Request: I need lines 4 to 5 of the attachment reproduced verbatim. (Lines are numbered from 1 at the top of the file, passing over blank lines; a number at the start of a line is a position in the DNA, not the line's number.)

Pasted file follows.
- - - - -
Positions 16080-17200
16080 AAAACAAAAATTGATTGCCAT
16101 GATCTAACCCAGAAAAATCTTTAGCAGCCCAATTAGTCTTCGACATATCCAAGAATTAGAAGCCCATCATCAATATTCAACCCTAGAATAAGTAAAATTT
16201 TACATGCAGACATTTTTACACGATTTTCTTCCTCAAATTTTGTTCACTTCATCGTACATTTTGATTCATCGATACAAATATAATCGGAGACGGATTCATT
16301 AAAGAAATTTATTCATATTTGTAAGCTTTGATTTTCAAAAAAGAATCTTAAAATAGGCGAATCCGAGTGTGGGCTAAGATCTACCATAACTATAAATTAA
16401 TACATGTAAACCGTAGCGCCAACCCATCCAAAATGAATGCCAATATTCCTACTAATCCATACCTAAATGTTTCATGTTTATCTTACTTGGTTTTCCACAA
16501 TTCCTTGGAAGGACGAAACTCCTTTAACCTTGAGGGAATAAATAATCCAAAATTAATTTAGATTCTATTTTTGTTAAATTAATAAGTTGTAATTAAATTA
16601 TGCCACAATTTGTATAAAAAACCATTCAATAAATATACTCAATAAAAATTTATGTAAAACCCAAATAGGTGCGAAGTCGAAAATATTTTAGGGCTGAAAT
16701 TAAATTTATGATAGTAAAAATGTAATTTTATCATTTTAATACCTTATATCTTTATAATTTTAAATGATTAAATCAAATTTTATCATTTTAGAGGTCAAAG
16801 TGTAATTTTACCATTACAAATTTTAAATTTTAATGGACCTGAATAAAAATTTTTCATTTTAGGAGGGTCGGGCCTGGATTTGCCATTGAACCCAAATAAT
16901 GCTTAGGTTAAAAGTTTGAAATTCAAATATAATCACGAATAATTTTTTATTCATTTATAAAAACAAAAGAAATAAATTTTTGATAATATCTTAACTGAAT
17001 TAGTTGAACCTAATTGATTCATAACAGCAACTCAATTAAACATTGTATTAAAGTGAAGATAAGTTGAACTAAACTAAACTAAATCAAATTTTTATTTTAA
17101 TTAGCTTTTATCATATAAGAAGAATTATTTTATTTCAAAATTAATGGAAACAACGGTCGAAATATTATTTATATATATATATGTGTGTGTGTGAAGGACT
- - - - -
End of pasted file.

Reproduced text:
16201 TACATGCAGACATTTTTACACGATTTTCTTCCTCAAATTTTGTTCACTTCATCGTACATTTTGATTCATCGATACAAATATAATCGGAGACGGATTCATT
16301 AAAGAAATTTATTCATATTTGTAAGCTTTGATTTTCAAAAAAGAATCTTAAAATAGGCGAATCCGAGTGTGGGCTAAGATCTACCATAACTATAAATTAA